​​​​​​​​​​​​​​​​​​​​
​​​​​
​​​​​​​​​​​​​​​​​​​​​​​​​​​​
​​​​​​​
Despite an early-April freeze, Indiana's winter wheat is developing as normal, unlike in 2012 when a late-April freeze damaged some of northern Indiana's crop such as the wheat in this field. (Purdue Agronomy photo/Shaun Casteel)

By Darrin Pack

Indiana's winter wheat, forage and fruit crops apparently survived the unusually cold weather earlier this month with little or no severe damage.

"I haven't heard anything at all in terms of damage," said Purdue Extension wheat specialist Shaun Casteel. The crop has been progressing normally, he said, and "you should be smelling those ripe wheat fields."

Keith Johnson, Extension forage specialist, said he noticed "a little" freeze burn on some alfalfa plants in Tippecanoe County, but had not heard any reports of significant damage to crops in other parts of the state.

"There certainly hasn't been anything like a loss of stand," Johnson said. "And enough time has passed that if there had been significant plant injury, it would have been noticeable by now."

Overnight temperatures plunged well below the freezing mark throughout Indiana during a 10-day cold snap April 2-12, raising fears of crop loss, especially in the southern part of the state where fruit trees had started to bud after an unusually mild March.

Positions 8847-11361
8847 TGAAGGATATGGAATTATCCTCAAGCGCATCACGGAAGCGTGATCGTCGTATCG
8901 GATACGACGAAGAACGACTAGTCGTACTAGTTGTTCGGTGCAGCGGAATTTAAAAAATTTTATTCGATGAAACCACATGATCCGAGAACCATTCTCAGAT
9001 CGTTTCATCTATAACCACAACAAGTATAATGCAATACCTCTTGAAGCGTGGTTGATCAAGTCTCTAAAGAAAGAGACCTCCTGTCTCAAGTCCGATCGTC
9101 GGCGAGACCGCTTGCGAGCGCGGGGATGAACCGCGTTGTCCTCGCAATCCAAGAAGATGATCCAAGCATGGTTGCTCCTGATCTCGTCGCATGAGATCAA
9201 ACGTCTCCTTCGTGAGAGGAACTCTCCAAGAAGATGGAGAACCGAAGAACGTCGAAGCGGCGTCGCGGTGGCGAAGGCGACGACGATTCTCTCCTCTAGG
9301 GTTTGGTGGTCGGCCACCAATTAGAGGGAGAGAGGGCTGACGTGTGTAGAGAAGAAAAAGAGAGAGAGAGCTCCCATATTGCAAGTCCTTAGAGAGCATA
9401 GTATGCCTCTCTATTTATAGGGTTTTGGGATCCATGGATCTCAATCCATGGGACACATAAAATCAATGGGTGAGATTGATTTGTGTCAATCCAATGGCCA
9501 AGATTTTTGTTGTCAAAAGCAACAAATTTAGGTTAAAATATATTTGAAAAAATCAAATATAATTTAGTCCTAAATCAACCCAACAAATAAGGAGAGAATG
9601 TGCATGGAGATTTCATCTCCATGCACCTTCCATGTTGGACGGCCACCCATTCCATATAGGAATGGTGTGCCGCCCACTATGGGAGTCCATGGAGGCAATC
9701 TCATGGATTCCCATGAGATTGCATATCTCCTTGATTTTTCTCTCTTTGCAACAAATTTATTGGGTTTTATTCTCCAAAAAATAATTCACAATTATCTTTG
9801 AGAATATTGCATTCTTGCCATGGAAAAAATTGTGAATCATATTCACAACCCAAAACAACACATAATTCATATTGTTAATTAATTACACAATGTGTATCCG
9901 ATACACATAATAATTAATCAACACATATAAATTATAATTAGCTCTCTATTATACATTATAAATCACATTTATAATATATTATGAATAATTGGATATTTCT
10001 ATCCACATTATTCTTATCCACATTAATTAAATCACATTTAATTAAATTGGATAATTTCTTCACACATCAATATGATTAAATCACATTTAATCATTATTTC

Experts said significant freeze damage would have been apparent within a week or 10 days, but as of Wednesday (April 20), Extension educators in southern counties reported few problems.

"I don't think the freeze hit us too bad," said David Osborne, Extension educator in Ripley County. "Some of the early budding fruit trees might have got dinged a little."

Amanda Mosiman, Extension educator in Warrick County, said she noticed "a little bit of damage" to fruit trees from the freeze but nothing severe enough to reduce yield.

After a frigid start to April, temperatures rebounded quickly and were at or above seasonal averages for the past week and a half, according to the Indiana State Climate Office based at Purdue.

State climatologists said the warmup could last through the rest of the month, providing good conditions for planting in much of the state.


More Purdue Agriculture News